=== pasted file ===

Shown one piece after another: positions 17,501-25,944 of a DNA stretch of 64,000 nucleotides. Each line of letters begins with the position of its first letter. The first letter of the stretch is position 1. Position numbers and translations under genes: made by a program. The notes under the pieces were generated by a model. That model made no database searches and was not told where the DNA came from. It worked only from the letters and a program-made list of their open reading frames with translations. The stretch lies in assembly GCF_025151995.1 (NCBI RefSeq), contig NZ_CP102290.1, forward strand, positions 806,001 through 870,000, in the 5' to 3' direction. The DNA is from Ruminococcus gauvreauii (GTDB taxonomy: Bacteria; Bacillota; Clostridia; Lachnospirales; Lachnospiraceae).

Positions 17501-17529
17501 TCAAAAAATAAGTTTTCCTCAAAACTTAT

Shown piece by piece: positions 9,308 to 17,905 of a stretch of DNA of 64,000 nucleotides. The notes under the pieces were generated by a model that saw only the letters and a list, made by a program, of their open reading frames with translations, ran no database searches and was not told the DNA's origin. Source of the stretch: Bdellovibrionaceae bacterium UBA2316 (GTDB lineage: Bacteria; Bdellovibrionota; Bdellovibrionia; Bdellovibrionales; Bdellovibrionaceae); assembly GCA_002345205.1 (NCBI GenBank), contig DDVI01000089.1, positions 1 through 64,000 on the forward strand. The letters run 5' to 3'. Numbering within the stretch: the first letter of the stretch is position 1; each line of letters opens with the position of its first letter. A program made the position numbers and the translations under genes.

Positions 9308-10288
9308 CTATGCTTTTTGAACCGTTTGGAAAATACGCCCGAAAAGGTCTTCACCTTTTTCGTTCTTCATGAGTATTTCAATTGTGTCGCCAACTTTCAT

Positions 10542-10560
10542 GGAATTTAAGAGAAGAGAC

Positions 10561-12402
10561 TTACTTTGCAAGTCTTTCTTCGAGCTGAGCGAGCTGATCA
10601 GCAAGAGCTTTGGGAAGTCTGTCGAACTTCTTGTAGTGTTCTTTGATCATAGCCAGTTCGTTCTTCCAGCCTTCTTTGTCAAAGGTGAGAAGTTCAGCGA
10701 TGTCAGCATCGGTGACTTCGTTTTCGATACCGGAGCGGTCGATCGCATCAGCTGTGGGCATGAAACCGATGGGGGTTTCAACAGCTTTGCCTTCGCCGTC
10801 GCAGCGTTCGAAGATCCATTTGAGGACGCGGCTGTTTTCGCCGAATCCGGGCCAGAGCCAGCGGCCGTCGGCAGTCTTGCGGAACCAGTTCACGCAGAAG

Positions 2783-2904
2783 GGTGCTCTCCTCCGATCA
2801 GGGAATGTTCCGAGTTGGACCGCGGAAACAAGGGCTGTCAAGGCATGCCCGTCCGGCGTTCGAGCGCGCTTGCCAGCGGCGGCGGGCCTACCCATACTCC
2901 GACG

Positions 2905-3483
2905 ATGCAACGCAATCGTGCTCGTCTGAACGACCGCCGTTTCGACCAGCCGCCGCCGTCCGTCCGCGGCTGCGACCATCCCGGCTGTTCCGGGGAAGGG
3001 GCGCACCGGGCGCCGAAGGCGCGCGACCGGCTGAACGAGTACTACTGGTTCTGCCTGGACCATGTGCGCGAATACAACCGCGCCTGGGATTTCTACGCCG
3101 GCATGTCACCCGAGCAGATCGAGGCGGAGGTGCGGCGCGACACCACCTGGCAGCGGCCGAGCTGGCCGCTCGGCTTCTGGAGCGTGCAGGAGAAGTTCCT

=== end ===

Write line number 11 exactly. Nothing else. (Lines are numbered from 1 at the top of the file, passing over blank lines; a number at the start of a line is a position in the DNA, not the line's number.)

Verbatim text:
10601 GCAAGAGCTTTGGGAAGTCTGTCGAACTTCTTGTAGTGTTCTTTGATCATAGCCAGTTCGTTCTTCCAGCCTTCTTTGTCAAAGGTGAGAAGTTCAGCGA